Other Views: Legacy
of Iowa Hog Farms: Pollution, Sickness, Anger
By Rebecca L. Kipper
The Forum - 12/28/2003
Grand Forks, N.D.
Yep. Iím from Iowa. Corn and hogs.Ē I canít count the number of
times Iíve said that. When I was young, we complained that the corn was
boring and the hog farms stank, but these quaint pastoral icons of my
childhood were near and dear to our Iowan hearts. They are part of who we
are. Years later, Iowa is still a state of corn and hogs. However, we no
longer joke about the condition of our landscape. We worry. And, we fight.
Proud of its heritage, Iowa welcomed advances in hog farming in the early
1990ís which allowed operations to attract corporate interest and grow to
once unimagined scales. Our legislators and economists saw it as an
opportunity to establish a big and wealthy industry to our state. Advocates
of the new confinements and corporate neighbors appeased skepticism with
promises enormous tax revenue, stimulation of the economy, a rise in
property value, and more jobs for Iowans.
They said the new confinement systems were faultless, including
infallible measures to protect groundwater, soil, and air from any possible
contamination. They said the corporations would be the best of neighbors.
Once the confinements were established, we did not hear that our good old
neighbor a few miles down the road had a new and better job. Instead, we
heard that his small farm was driven out of business by the new,
well-subsidized corporate giant in a nearby county. We did not hear that our
good neighbors in the next town were selling their farm at a premium to new
developers for new industries to move in. Instead, we heard the value of
their land had plummeted due to the noxious fumes drifting above it and the
polluted waters flowing below it.
We did not find that our public services were better funded than ever.
Instead we discovered that confinements did far more damage to our public
infrastructure than the increased revenue could possibly cover.
Now, grassroots organizations and community boards across the state do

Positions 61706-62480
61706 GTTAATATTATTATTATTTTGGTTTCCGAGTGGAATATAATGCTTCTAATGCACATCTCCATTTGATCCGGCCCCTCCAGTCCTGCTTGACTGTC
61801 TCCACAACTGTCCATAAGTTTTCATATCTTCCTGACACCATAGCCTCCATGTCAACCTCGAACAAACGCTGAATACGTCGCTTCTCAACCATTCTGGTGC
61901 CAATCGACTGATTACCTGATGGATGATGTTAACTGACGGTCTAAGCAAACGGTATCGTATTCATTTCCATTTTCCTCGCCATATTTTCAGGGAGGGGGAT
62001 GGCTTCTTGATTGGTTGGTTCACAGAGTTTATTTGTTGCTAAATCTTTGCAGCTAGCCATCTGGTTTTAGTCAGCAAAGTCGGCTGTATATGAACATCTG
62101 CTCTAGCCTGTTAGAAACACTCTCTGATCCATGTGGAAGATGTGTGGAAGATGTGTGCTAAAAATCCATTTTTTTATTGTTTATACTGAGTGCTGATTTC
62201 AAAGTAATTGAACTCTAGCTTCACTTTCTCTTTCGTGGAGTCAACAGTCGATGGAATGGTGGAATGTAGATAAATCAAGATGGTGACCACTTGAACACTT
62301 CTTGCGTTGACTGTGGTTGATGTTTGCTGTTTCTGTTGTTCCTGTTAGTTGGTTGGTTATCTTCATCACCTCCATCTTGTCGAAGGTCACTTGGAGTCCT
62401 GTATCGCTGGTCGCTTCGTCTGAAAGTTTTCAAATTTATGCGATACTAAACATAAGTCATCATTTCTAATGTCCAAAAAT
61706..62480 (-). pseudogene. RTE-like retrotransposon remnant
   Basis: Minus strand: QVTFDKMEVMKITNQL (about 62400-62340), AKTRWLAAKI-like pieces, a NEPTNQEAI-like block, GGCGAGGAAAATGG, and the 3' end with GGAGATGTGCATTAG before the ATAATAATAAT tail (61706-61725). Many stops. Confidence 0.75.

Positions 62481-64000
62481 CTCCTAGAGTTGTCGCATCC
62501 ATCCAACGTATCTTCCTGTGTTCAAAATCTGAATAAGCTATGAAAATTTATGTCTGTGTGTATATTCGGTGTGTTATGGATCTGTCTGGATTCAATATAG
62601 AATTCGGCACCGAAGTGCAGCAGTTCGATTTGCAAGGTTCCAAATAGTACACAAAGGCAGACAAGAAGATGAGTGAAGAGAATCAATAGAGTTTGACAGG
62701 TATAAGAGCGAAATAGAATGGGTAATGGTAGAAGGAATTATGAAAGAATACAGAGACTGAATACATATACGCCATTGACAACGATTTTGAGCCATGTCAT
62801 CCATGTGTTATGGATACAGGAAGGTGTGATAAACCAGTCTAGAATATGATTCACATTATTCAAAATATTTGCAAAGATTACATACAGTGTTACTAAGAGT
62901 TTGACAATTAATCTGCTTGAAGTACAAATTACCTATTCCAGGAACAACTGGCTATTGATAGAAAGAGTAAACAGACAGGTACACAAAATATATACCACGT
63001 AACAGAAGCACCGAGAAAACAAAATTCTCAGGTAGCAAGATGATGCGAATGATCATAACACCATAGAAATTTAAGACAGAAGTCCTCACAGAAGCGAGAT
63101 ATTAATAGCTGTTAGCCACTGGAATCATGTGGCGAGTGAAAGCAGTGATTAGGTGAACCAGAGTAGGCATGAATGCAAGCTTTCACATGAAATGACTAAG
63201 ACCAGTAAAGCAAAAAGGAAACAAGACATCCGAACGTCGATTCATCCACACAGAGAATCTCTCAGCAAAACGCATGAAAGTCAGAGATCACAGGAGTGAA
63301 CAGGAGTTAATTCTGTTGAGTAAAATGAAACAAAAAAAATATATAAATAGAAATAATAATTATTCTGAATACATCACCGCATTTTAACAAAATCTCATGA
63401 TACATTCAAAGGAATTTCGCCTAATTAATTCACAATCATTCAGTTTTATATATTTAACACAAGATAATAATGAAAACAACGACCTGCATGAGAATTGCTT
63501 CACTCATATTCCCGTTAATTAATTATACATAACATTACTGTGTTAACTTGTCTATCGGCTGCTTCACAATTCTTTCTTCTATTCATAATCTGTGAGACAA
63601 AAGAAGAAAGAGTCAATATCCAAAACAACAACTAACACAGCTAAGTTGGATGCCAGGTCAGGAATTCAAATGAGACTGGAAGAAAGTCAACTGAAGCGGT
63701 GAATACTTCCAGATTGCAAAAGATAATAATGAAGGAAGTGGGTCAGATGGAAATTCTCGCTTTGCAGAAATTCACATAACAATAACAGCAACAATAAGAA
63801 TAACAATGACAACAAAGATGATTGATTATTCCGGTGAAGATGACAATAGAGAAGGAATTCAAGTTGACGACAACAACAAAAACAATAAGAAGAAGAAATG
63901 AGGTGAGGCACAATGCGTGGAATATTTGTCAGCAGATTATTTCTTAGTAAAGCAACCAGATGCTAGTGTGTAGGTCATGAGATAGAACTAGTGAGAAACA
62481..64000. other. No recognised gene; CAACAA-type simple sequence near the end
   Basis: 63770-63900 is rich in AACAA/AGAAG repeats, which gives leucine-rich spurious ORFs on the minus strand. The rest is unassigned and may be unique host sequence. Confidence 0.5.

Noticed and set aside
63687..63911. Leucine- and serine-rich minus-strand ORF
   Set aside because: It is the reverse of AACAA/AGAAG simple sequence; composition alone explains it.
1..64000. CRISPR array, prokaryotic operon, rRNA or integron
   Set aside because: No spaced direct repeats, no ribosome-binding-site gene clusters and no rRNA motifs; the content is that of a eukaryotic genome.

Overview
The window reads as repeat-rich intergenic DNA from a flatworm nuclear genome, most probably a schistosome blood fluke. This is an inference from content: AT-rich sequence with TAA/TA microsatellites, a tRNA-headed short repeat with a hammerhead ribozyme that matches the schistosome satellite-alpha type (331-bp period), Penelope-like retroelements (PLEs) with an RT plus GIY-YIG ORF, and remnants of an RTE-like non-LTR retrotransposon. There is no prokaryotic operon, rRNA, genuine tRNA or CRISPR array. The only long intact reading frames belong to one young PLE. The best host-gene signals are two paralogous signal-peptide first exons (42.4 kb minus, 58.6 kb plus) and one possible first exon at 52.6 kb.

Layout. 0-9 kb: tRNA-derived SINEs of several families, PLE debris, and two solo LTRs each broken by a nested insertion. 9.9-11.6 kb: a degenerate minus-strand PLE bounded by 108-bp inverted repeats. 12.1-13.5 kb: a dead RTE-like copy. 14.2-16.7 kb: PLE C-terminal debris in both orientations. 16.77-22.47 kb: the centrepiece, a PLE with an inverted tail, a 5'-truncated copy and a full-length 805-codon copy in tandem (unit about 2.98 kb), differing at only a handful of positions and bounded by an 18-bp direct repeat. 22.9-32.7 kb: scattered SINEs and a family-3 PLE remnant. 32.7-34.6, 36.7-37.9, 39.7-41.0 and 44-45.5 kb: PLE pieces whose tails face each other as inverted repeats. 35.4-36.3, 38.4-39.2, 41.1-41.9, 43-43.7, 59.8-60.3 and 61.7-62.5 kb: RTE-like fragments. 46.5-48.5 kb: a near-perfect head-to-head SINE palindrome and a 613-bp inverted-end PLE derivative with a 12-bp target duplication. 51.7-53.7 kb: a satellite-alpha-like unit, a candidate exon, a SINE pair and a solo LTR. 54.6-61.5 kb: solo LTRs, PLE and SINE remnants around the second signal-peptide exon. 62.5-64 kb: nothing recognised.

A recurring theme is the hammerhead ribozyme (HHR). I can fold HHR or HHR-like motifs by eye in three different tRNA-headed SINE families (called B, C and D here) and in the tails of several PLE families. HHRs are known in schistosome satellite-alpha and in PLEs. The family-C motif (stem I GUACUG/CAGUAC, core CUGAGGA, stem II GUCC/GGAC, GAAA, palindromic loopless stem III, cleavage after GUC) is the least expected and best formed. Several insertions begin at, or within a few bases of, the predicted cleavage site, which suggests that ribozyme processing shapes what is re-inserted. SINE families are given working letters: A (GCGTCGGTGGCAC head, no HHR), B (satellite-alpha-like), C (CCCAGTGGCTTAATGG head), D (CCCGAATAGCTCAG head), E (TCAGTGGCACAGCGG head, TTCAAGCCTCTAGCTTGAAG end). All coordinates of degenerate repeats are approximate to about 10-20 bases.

everything they can to keep hog confinements out of their neighborhoods.
Meanwhile, the state continues to support the confinements, struggling to
wring some return from their investment. The state and county governments
vie for control over the zoning and permits.
Our sectors of the economy engage in devastating price wars to win now
crucial corporate contracts. Neighbors argue over who will cover the cost of
the crippling environmental damage. Brothers feud, one a wage-slave to the
company that ruins the otherís livelihood. Our children are sick, our
budgets are tight, our lands and waters are dying, our communities and
families are divided and our options are running short.
And, the initial owners of the hog confinements are disappearing, having
sold their ruined property to unsuspecting investors and moved on to look
for clean space to build new ones.
Now North Dakota finds them on the doorstep, asking only for space and
promising great returns. If Iowa had a second chance, if Iowa had the luxury
of a nearby example, I like to think we would have said ďNo thank you. We
will keep our small farms and our good neighbors. We will keep our healthy
children, our healthy land and our peaceful land. No, thank you indeed.Ē
Kipper, a native of Ames, Iowa, is a research assistant at the University
of North Dakotaís Upper Midwest Aerospace Consortium. E-mail firstname.lastname@example.org
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